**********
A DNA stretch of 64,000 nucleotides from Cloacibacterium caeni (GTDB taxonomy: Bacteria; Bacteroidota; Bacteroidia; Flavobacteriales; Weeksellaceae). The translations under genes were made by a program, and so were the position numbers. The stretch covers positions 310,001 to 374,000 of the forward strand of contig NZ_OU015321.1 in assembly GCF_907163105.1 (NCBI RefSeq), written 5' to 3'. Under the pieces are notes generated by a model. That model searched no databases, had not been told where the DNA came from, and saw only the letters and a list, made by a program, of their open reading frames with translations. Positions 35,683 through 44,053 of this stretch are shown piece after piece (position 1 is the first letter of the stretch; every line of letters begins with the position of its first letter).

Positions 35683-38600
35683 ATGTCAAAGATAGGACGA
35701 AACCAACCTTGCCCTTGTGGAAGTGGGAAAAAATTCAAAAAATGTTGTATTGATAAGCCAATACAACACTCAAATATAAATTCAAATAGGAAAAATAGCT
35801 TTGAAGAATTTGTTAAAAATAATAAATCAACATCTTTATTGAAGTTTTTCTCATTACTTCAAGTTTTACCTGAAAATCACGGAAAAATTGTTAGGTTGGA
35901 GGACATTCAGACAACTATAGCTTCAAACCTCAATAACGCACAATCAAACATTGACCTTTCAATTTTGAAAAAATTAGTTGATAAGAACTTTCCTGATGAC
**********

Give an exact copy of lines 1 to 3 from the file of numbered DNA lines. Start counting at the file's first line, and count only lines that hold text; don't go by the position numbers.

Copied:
A DNA stretch of 64,000 nucleotides from Cloacibacterium caeni (GTDB taxonomy: Bacteria; Bacteroidota; Bacteroidia; Flavobacteriales; Weeksellaceae). The translations under genes were made by a program, and so were the position numbers. The stretch covers positions 310,001 to 374,000 of the forward strand of contig NZ_OU015321.1 in assembly GCF_907163105.1 (NCBI RefSeq), written 5' to 3'. Under the pieces are notes generated by a model. That model searched no databases, had not been told where the DNA came from, and saw only the letters and a list, made by a program, of their open reading frames with translations. Positions 35,683 through 44,053 of this stretch are shown piece after piece (position 1 is the first letter of the stretch; every line of letters begins with the position of its first letter).

Positions 35683-38600
35683 ATGTCAAAGATAGGACGA